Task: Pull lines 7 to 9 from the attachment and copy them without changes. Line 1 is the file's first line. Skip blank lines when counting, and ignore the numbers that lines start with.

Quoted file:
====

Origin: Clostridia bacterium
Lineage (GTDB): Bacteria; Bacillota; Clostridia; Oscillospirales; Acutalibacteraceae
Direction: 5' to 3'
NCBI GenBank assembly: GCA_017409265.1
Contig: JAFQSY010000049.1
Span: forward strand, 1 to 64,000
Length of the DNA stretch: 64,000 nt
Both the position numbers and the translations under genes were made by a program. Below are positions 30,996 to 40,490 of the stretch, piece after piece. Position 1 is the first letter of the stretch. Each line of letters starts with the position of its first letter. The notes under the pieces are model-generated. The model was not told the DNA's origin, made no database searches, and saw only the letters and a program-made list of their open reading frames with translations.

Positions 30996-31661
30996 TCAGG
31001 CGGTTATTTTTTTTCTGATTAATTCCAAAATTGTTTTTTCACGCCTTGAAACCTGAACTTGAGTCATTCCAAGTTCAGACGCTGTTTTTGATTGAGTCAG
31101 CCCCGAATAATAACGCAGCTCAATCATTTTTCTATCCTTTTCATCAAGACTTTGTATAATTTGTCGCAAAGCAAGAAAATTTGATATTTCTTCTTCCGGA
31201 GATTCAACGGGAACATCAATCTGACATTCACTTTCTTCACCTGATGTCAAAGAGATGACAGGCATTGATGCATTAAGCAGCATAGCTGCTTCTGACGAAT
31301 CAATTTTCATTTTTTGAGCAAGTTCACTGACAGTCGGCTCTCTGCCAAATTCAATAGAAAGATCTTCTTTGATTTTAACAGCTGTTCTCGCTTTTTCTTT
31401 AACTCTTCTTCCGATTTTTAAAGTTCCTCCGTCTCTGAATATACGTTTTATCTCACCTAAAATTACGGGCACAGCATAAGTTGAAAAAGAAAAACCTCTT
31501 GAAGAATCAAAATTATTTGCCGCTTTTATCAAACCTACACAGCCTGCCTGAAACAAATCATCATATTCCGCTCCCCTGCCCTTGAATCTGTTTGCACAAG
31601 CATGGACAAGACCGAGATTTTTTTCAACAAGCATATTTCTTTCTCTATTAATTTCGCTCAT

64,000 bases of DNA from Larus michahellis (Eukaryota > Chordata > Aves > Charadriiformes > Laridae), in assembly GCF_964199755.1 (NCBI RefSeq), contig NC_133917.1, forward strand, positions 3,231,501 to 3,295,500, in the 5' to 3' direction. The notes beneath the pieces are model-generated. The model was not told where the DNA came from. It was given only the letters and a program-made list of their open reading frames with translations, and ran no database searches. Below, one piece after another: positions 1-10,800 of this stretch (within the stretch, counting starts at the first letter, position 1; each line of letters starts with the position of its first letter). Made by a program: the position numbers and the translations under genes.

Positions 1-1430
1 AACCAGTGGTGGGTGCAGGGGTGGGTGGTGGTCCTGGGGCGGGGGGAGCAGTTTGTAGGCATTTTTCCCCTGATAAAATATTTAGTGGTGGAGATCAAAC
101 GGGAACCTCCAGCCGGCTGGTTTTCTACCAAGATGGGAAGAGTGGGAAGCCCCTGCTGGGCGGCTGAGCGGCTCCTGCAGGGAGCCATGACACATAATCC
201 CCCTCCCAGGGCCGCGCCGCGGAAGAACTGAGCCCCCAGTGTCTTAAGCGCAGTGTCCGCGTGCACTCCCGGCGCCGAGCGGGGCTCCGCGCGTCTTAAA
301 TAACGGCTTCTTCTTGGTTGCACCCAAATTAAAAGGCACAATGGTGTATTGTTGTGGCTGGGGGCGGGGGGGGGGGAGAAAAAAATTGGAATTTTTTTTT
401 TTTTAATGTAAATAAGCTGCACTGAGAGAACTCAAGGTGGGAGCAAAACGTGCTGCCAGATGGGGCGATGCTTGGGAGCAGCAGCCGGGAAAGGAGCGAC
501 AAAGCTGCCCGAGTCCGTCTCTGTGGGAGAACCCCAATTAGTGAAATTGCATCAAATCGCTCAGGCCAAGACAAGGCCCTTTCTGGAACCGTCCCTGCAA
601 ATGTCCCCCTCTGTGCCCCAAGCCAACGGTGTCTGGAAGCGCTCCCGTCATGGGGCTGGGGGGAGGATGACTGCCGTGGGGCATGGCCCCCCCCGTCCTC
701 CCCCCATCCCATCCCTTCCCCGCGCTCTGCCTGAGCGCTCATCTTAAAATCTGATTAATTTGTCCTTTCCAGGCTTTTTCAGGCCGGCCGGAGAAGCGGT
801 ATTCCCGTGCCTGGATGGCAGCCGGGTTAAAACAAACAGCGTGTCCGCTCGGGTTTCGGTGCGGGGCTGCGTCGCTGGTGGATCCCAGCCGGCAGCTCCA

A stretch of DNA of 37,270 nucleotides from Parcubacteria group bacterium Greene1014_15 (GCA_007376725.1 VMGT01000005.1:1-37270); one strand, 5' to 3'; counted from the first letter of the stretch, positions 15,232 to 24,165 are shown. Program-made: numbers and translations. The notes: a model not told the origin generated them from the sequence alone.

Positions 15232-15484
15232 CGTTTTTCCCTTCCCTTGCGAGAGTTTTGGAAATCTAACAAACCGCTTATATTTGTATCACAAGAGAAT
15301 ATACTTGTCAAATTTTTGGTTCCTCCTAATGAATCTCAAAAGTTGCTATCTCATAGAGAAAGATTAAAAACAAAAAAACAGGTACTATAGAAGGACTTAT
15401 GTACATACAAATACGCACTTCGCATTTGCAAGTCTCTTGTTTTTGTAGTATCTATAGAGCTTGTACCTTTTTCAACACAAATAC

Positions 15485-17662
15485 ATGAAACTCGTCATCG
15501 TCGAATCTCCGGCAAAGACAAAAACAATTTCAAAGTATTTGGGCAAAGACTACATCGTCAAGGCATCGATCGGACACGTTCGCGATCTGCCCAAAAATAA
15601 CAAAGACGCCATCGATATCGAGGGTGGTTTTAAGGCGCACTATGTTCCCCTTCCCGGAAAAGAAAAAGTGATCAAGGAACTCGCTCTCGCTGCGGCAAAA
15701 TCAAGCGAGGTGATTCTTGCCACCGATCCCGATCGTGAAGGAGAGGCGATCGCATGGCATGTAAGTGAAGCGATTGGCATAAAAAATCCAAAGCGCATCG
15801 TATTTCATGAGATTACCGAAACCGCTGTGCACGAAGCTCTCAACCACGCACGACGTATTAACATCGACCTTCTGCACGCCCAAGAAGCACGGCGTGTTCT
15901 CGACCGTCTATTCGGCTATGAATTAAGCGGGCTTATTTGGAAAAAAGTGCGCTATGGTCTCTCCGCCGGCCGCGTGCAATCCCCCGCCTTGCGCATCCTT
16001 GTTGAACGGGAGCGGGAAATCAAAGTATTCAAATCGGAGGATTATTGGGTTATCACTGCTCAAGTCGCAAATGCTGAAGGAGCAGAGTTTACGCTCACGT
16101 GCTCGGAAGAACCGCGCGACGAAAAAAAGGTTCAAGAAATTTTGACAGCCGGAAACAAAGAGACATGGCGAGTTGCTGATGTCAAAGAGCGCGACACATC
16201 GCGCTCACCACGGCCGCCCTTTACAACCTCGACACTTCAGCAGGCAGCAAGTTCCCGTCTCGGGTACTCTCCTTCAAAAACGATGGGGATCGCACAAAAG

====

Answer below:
Length of the DNA stretch: 64,000 nt
Both the position numbers and the translations under genes were made by a program. Below are positions 30,996 to 40,490 of the stretch, piece after piece. Position 1 is the first letter of the stretch. Each line of letters starts with the position of its first letter. The notes under the pieces are model-generated. The model was not told the DNA's origin, made no database searches, and saw only the letters and a program-made list of their open reading frames with translations.

Positions 30996-31661